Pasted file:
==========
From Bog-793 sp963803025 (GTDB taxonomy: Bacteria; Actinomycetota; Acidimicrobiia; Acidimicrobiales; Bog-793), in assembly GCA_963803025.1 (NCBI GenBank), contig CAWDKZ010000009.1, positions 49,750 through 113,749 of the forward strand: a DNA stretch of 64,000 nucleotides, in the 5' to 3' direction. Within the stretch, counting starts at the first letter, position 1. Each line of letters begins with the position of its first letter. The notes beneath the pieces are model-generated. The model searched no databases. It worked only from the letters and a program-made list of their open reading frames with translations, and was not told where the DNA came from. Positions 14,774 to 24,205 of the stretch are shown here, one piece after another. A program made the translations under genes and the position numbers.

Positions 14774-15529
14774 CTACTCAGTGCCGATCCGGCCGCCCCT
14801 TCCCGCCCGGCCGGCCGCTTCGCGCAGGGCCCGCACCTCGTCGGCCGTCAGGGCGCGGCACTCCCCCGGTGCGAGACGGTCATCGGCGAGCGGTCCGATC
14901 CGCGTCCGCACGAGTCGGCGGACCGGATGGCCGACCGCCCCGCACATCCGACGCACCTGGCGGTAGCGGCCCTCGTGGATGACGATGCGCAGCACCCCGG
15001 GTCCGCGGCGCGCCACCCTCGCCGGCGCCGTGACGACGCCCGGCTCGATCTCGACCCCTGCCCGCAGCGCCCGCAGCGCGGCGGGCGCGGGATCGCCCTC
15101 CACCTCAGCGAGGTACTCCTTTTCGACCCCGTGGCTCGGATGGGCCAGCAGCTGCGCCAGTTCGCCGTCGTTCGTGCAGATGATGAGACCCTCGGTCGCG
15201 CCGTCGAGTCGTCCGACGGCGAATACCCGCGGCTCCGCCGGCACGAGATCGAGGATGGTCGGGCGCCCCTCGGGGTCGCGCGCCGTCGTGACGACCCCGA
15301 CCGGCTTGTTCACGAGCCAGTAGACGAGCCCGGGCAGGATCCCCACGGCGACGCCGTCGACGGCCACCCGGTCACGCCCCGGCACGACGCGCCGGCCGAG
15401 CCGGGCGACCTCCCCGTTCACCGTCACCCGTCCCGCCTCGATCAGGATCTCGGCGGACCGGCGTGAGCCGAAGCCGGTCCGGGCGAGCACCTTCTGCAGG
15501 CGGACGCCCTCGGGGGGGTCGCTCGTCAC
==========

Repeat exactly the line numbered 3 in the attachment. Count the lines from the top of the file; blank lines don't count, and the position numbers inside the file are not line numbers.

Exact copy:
14774 CTACTCAGTGCCGATCCGGCCGCCCCT